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Does Putin Have A Long-Range Climate Change Strategy?
I’m an older British veteran, living in America, teaching younger American veterans about climate change and about renewable energy, which is the leading solution to climate change. I came about this career in a roundabout way. First I was a British working-class kid from one of those stone and brick British industrial cities, a knockabout brat who liked to fix motorcycles. I also liked to go hiking in the mountains with my friends during the school holidays. Then, thanks to fixing bikes, I was an aircraft engineering technician for the Royal Air Force (the “RAF”), the world's first, 100 years old this year, which led to five and a half years as a mountain rescue “troop” with their Mountain Rescue Service. That made me a military medic. So, I finished up with three MOSs for the price of one.
All that got me exposed to Americans, the “yanks” or “spams” as we called them — primarily half-crazy USAF pararescuemen or “PJs,” with whom we shared mountain training courses and camps and beer and whiskey; the mountains and their natural history led me eventually to the environmental movement. These led me to university in the U.S., advanced degrees in climate change-related research topics, working alongside the Forest Service, NOAA, and other federal agencies, and then by degrees back to engineering technology in renewable energy and climate change solutions, and college teaching. Now, in my “spare” time, I edit the RAF Mountain Rescue Service’s journal, run a student SAR team in my home state of Maine, and teach and think and write about climate change and renewable energy.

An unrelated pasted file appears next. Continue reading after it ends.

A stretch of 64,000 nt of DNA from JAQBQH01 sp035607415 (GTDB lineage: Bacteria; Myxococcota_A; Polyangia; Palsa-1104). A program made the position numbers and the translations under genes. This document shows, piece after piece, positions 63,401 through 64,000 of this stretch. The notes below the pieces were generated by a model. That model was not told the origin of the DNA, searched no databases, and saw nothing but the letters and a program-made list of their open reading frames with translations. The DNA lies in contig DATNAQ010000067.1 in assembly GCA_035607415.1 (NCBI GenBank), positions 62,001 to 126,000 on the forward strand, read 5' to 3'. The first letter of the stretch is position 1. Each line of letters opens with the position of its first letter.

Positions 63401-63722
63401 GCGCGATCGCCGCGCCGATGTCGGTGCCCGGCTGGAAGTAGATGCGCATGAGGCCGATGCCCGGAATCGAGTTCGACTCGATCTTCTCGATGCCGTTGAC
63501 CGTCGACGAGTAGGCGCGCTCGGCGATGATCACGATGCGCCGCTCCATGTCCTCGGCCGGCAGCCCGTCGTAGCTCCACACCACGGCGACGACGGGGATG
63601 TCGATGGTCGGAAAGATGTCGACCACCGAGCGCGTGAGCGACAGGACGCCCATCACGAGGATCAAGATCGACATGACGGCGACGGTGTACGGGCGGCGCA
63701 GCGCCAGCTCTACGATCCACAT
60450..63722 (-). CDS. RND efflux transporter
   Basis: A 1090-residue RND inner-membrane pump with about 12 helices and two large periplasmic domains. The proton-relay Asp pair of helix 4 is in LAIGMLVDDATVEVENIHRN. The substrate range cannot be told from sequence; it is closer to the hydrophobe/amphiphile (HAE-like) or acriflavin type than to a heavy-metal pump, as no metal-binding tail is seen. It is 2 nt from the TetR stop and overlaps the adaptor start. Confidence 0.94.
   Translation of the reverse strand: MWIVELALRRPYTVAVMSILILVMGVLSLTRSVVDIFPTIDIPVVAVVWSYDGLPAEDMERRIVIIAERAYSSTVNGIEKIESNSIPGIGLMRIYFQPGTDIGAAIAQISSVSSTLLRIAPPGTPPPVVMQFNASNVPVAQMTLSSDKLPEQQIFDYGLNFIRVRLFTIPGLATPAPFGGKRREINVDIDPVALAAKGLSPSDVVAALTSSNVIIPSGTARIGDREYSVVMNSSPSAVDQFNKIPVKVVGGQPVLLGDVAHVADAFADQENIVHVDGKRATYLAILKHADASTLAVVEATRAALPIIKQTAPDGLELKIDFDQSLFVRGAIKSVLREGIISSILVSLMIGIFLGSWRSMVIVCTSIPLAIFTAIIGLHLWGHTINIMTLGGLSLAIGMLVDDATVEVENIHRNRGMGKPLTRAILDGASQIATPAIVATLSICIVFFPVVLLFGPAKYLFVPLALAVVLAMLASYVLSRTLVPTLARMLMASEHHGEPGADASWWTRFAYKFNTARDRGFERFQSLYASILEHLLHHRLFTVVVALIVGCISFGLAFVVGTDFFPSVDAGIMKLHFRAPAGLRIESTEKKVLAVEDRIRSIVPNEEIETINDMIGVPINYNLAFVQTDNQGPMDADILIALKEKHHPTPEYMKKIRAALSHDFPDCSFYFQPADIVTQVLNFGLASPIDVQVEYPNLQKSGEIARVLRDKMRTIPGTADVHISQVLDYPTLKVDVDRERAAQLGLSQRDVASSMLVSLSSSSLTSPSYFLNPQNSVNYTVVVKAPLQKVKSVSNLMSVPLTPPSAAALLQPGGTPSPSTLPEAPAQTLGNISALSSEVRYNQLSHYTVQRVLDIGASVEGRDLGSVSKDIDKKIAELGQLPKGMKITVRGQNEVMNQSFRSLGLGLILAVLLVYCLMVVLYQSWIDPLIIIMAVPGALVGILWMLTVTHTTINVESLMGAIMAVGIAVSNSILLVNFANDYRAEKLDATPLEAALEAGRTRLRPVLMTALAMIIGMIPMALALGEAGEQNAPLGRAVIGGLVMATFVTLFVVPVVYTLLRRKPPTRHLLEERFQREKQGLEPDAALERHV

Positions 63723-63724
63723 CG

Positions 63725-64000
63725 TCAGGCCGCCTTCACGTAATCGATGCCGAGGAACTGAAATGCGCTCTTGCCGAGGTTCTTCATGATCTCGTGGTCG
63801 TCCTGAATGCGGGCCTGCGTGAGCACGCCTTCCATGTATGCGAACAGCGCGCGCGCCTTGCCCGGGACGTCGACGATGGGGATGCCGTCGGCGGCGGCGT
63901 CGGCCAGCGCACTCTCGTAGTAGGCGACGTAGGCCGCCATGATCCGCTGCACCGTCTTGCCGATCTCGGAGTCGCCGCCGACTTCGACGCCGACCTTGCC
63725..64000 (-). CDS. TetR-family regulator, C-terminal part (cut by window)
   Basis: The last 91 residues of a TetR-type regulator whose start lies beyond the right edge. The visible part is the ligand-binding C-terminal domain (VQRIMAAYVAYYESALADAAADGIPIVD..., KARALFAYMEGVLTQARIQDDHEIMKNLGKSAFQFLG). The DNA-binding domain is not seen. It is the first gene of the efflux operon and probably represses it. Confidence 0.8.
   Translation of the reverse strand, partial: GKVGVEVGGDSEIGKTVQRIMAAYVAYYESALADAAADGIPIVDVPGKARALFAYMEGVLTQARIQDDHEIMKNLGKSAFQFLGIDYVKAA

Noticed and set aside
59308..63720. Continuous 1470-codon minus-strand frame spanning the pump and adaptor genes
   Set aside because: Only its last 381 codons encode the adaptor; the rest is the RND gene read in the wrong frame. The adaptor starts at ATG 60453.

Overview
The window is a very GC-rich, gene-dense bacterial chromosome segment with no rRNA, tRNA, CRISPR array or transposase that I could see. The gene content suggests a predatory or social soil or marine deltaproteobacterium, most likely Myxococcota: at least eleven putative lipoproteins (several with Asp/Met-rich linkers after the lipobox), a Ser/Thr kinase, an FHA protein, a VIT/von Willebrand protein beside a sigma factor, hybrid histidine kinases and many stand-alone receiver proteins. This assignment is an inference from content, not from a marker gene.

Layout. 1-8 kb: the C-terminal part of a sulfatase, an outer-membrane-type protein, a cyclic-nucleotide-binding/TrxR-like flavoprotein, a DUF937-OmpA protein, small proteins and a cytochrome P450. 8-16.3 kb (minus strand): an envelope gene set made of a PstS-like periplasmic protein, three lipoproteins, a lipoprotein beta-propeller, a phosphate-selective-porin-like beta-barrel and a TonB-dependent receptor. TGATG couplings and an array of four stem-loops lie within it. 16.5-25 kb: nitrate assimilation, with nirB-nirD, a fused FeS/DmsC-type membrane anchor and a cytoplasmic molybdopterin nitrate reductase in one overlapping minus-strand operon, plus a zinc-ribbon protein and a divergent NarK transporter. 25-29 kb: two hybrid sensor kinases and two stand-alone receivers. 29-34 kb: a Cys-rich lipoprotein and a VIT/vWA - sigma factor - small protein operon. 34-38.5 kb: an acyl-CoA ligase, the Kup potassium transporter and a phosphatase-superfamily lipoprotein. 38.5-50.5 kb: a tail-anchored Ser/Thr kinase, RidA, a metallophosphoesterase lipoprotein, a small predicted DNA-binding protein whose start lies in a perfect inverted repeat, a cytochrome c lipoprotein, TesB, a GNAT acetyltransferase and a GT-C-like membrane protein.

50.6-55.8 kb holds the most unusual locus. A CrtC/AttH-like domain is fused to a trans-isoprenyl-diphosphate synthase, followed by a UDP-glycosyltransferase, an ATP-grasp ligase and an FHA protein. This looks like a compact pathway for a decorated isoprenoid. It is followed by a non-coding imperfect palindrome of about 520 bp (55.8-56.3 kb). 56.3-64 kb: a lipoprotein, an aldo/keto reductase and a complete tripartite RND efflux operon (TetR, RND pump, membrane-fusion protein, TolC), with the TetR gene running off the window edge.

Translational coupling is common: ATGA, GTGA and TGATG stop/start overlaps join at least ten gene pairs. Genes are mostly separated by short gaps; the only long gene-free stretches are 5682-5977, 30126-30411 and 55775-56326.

I guess you could say there are some recurrent themes in my life. What goes around seems to come around, go away for a vacation, and then come around again. Or maybe, Occam’s razor, I’m just stuck in a series of parallel ruts. Either way, I’m happy enough with how it all turned out. I get lots of American vets in my classes, all late 20-something kids, and they put our 18-year-old, regular college kids to shame. I’m pleased to be among military people again. Among dozens more, I’ve had a submariner, a paratrooper, an intelligence-er, a Green Beret, and a coastie. Currently I have an infantry officer and a female army medic in my courses. One year not so long ago, myself, an active duty Navy corpsman, and a former SEAL and SERE instructor all teamed up to make a three-day land SAR team leaders' course for our college and the state of Maine’s civilian SAR service. That was a blast.
One formative experience was when my old roommate became the senior rescue team leader for the Lockerbie air disaster in 1988. That was also a blast, but not the good kind. I was out of the U.K. and in the USA by then, for which I’m glad. I have enough bad memories of corpses and injured people from airplane crashes and climbing accidents, and I don’t need anymore. Some of my RAF rescue teammates that responded to Lockerbie finished up with PTSD. But I did realize from that one degree of connection to such an event that not only are these things connected in my life, they are also connected globally in the Great Game of geopolitics. Gaddafi is gone, but other monsters remain.